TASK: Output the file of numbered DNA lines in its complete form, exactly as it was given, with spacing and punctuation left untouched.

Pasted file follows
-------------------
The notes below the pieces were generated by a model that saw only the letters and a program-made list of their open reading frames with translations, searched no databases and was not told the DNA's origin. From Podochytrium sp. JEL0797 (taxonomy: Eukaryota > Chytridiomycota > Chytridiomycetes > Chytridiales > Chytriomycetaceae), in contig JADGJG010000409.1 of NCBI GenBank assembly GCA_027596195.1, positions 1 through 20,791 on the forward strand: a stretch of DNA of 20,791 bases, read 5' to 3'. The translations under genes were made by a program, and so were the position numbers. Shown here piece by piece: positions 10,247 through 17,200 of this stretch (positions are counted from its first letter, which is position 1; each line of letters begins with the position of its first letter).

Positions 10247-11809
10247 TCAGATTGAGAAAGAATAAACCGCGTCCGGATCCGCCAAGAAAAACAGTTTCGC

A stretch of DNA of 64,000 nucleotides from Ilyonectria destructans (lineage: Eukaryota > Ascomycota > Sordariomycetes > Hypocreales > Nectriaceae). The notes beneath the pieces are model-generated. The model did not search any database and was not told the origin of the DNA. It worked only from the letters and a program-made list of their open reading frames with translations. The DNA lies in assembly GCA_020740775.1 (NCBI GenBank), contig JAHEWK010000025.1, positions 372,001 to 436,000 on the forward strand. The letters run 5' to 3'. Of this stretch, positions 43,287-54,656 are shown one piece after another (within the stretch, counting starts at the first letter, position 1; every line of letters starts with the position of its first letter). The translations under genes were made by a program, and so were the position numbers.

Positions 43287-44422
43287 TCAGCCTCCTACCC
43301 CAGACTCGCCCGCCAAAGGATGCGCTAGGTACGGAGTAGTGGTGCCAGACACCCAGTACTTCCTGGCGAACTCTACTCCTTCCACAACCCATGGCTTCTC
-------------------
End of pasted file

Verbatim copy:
The notes below the pieces were generated by a model that saw only the letters and a program-made list of their open reading frames with translations, searched no databases and was not told the DNA's origin. From Podochytrium sp. JEL0797 (taxonomy: Eukaryota > Chytridiomycota > Chytridiomycetes > Chytridiales > Chytriomycetaceae), in contig JADGJG010000409.1 of NCBI GenBank assembly GCA_027596195.1, positions 1 through 20,791 on the forward strand: a stretch of DNA of 20,791 bases, read 5' to 3'. The translations under genes were made by a program, and so were the position numbers. Shown here piece by piece: positions 10,247 through 17,200 of this stretch (positions are counted from its first letter, which is position 1; each line of letters begins with the position of its first letter).

Positions 10247-11809
10247 TCAGATTGAGAAAGAATAAACCGCGTCCGGATCCGCCAAGAAAAACAGTTTCGC

A stretch of DNA of 64,000 nucleotides from Ilyonectria destructans (lineage: Eukaryota > Ascomycota > Sordariomycetes > Hypocreales > Nectriaceae). The notes beneath the pieces are model-generated. The model did not search any database and was not told the origin of the DNA. It worked only from the letters and a program-made list of their open reading frames with translations. The DNA lies in assembly GCA_020740775.1 (NCBI GenBank), contig JAHEWK010000025.1, positions 372,001 to 436,000 on the forward strand. The letters run 5' to 3'. Of this stretch, positions 43,287-54,656 are shown one piece after another (within the stretch, counting starts at the first letter, position 1; every line of letters starts with the position of its first letter). The translations under genes were made by a program, and so were the position numbers.

Positions 43287-44422
43287 TCAGCCTCCTACCC
43301 CAGACTCGCCCGCCAAAGGATGCGCTAGGTACGGAGTAGTGGTGCCAGACACCCAGTACTTCCTGGCGAACTCTACTCCTTCCACAACCCATGGCTTCTC